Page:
Report: The State of Obesity 2020

According to a report from Trust for America’s Health, the U.S. obesity rate for adults reached 42.4% in 2020, the highest ever recorded, and is based on data from the 2017-2018 National Health and Nutrition Examination Survey (NHANES). The report notes that the national obesity rate has increased by 26% since 2008.

Food insecurity due to economic instability caused by the pandemic puts people at higher risk for obesity, often because they are consuming a lower quality diet. It is clear that COVID disproportionately affects racial/ethnic minorities, increasing the likelihood that they will be impacted by obesity. Another consideration is that those who are obese face more dire consequences of a COVID infection, including hospitalization and death. All of these concerns are exacerbated by socioeconomic factors such as poverty, unemployment and discrimination. In fact, data show that Black adults have the highest level of adult obesity at 49.6%, driven largely by obesity among Black women at 56.9%. Latinx adults have an obesity rate of 44.8%, compared to an obesity rate of 42.2% among White adults. Asian adults have the lowest obesity rate at 17.4%.

Obesity has serious health consequences such as diabetes, hypertension, stroke, cancer and cardiovascular disease. It is estimated to increase healthcare spending by $149 billion annually, about half of which is paid by the Centers for Medicare and Medicaid Services (CMS). The report asserts that, in spite of the rise in obesity, the U.S. has failed to create a coordinated and comprehensive response to the epidemic.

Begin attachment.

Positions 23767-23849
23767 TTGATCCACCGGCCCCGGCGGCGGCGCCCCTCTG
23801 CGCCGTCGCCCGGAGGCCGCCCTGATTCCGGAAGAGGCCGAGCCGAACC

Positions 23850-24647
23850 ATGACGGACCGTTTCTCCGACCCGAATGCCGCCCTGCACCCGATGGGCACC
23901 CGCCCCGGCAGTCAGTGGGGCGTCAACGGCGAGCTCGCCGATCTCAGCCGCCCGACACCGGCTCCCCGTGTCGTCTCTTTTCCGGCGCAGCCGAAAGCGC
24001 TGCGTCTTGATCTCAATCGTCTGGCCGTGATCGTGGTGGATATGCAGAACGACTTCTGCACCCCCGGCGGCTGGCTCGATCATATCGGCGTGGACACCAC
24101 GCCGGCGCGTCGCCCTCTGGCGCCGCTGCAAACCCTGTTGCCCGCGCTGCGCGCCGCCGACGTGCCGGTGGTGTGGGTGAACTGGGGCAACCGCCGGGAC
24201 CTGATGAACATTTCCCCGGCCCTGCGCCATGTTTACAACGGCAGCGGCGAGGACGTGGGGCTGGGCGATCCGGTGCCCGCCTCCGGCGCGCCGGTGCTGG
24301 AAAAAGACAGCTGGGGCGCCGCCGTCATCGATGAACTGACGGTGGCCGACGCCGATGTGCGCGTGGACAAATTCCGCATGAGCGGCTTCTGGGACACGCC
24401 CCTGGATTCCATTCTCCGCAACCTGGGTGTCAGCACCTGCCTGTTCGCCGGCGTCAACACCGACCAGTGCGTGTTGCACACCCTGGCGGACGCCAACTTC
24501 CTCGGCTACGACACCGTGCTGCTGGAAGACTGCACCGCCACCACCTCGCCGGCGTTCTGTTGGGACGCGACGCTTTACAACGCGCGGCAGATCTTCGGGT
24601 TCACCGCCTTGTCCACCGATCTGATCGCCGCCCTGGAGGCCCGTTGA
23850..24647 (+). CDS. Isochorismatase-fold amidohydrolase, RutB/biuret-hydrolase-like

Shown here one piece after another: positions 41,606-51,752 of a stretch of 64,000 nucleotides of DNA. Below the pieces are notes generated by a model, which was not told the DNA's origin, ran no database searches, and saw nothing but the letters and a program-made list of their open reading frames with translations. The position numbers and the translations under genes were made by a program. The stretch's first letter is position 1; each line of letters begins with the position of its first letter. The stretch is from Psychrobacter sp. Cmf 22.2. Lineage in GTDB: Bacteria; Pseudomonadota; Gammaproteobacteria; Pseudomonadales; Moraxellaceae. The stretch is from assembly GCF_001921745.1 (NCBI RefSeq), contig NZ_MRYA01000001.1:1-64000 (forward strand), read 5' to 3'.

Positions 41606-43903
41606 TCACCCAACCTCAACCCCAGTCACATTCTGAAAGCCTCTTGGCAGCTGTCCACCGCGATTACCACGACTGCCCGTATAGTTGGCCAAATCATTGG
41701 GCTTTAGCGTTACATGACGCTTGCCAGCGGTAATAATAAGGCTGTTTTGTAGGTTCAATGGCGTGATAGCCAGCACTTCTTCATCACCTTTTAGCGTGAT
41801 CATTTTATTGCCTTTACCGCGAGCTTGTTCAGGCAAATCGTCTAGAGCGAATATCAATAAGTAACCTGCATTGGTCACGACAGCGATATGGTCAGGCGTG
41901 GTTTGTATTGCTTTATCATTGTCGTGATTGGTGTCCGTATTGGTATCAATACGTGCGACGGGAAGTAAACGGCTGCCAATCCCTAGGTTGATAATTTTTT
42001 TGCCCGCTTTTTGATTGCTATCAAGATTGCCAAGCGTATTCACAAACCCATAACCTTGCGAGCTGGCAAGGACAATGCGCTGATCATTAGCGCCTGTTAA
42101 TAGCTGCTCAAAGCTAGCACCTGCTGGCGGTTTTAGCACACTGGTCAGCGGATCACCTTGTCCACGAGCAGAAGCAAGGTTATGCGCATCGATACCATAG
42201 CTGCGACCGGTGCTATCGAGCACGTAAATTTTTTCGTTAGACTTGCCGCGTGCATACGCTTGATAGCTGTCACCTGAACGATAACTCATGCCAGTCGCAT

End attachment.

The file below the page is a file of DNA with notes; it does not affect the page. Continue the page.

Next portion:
The report offers recommendations on how best to address the obesity crisis grounded in two principles:

  • the need for a multi-sector, multi-disciplinary approach;
  • a focus on those population groups that are disproportionately impacted by obesity.

The report offers five key recommendations for federal, state and local governments to address the obesity crisis, and includes a special section on food insecurity and its relationship to obesity. The appendix covers 32 indicators spanning state-level conditions, policies, and performance measures across five themes.

View the full report.